What is rabbit viral haemorrhagic disease?

Rabbit viral haemorrhagic disease (RVHD), also known as rabbit haemorrhagic disease (RHD), viral haemorrhagic disease (VHD) or rabbit calicivirus disease (RCD), is a serious, life-threatening and highly contagious disease which causes internal bleeding. It is found in both domestic and wild rabbits.

There are two strains of RVHD — RVHD1 which has been present since the 1980s, and RVHD2, which was only recently identified in the UK.

Both RVHD1 and RVHD2 are highly contagious and, sadly, most rabbits do not survive. The disease shows few or no symptoms and can kill rabbits very quickly.

Is there a cure for rabbit haemorrhagic disease?

There is no cure for the disease but there are vaccinations against both strains which can help prevent it from spreading. However, many rabbits in the UK have not been vaccinated against the newer second strain of the disease.

Is there a vaccination against RVHD2?

Protection against the first strain of rabbit haemorrhagic disease is already included in current rabbit vaccinations and annual boosters. However, rabbits need another vaccination to protect them against RVHD2.

Many rabbits aren’t vaccinated against RVHD2 and it’s vital that they are vaccinated as soon as possible. Contact your vet who will be able to advise you.

Image of a rabbit for Vets Now article on rabbit haemorrhagic disease (RHD2)
Rabbits haemorrhagic disease is highly contagious and most often fatal

What causes RVHD2?

Rabbit haemorrhagic disease is spread through contact with infected rabbits and their droppings. There are many other ways RVHD can spread, such as in bird and insect droppings, through airborne particles and contaminated surfaces.

It can also be carried on soles of shoes, tyres, other pets’ feet and on the hands and clothing of owners. This means not even house rabbits are safe from the disease and they should also be vaccinated against both strains.

How would I know my rabbit has RVHD1 or RVHD2?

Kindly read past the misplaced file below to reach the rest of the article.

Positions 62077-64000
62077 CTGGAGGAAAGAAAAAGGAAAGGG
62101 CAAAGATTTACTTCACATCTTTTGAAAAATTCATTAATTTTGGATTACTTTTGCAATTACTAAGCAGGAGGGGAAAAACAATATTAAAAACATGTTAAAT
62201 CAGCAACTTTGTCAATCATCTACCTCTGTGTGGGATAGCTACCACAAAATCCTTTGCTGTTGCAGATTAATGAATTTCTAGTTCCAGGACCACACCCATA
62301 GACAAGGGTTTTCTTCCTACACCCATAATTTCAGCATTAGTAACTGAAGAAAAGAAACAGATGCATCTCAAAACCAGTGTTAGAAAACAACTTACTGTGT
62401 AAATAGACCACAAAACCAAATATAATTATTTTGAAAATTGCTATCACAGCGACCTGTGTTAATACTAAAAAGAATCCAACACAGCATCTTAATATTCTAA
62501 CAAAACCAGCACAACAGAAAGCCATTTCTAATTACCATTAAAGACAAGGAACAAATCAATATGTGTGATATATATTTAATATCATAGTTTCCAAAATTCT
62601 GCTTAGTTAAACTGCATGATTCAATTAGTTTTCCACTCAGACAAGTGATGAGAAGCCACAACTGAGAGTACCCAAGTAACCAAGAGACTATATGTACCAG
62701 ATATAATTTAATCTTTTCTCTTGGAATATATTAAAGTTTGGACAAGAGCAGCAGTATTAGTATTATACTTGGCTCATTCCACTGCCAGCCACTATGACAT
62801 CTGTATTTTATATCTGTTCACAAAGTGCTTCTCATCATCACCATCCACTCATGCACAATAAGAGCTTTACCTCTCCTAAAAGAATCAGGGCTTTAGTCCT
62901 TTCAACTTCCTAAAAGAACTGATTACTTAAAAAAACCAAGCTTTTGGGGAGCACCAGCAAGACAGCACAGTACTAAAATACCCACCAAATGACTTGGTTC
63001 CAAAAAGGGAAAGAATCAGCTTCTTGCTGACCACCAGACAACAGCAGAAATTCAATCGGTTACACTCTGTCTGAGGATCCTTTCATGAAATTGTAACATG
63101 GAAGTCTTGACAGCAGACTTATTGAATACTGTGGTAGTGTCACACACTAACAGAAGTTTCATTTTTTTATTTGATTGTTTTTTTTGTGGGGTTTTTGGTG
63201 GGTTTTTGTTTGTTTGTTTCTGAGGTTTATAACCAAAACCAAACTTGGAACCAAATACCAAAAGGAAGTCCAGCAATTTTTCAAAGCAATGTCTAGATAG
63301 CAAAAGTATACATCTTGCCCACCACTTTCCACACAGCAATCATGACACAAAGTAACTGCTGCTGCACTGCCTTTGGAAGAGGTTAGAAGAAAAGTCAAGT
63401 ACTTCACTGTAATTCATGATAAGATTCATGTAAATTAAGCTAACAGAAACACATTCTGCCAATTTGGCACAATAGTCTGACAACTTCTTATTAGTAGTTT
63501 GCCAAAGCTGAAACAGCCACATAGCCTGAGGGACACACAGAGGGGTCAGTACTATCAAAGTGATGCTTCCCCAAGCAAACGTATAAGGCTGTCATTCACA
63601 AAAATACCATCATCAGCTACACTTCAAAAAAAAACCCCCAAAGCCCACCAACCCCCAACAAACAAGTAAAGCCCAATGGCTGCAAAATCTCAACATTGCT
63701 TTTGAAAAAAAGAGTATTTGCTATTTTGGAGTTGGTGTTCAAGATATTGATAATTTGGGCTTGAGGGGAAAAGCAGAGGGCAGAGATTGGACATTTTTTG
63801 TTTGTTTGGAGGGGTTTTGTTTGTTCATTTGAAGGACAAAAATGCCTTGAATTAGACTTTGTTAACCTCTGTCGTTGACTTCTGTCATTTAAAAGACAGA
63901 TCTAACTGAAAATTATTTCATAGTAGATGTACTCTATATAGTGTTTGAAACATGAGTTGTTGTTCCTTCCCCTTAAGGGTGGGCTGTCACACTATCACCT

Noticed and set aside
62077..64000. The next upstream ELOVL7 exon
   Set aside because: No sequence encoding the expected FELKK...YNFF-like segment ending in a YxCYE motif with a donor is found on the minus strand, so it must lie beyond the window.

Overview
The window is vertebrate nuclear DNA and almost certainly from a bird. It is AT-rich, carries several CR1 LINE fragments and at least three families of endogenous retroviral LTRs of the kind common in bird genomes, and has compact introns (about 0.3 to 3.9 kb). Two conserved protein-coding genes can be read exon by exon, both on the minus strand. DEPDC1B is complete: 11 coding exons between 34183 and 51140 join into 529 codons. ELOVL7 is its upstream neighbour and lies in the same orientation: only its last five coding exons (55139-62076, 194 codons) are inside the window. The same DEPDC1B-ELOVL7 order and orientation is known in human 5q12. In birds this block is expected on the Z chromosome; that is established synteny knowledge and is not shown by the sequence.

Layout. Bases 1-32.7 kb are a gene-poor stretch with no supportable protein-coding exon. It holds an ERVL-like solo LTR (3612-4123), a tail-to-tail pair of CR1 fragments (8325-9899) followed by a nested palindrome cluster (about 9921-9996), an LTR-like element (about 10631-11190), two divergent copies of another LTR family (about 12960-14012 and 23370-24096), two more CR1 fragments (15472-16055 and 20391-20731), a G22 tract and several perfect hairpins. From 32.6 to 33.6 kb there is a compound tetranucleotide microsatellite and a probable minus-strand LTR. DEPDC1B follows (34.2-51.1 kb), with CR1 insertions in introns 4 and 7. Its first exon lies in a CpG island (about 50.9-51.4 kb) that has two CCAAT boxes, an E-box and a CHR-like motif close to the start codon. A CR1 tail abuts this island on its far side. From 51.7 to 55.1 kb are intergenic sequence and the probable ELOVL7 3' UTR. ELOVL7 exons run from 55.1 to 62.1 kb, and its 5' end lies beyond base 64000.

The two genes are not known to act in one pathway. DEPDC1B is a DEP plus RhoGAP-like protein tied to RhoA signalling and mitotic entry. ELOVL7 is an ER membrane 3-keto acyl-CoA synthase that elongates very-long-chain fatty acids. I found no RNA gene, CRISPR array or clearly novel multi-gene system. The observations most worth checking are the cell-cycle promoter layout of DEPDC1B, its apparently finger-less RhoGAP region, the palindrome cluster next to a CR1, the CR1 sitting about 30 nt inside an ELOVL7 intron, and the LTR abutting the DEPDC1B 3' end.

Unfortunately, rabbits with RVHD often display few or no symptoms. In many cases, sudden death is the only sign, although this could be a result of many other health issues in rabbits.

On the rare occasion that there are symptoms, these can include fever, lethargy, loss of appetite and spasms. Other signs include bleeding from the eyes, nose, ears or anus.

With RVHD2, the disease seems to be slower to develop in some cases, with rabbits showing symptoms for longer including weight loss and jaundice due to liver disease.

What’s the difference between RVDH1 and RVHD2?

Both strains of the virus are closely related and show similar signs. The biggest difference is the incubation period — the length of time between infection and showing symptoms — which is one to four days for RHD1 and up to nine days for RHD2. The mortality rate appears to be lower with RVHD2 but it is still a deadly disease.

Can humans catch RVHD2?

No, humans can’t catch RVHD1 or RVHD2.

Can other animals catch RVHD2?

There is some evidence that wild hares have been affected by RVHD2.

Image of a rabbit for Vets Now article on RVHD2
Sadly, there is no cure for RVHD2 so it's vital that rabbits are vaccinated against the disease

How is rabbit viral haemorrhagic disease diagnosed?

Sadly, many rabbits die before they show any signs of the disease and, RVHD is only suspected afterwards.

How is RVHD 1/2 treated?

Unfortunately, there is no specific treatment for either strain of the disease. In some cases, supportive care, such as pain relief and fluid therapy, may be offered. However, the prognosis is very poor in most cases.

How can I prevent my rabbit from getting RVHD2?

The only form of prevention against rabbit haemorrhagic disease is vaccination, so it is vital that you get your rabbit vaccinated against both strains. Contact your vet who will be able to advise you.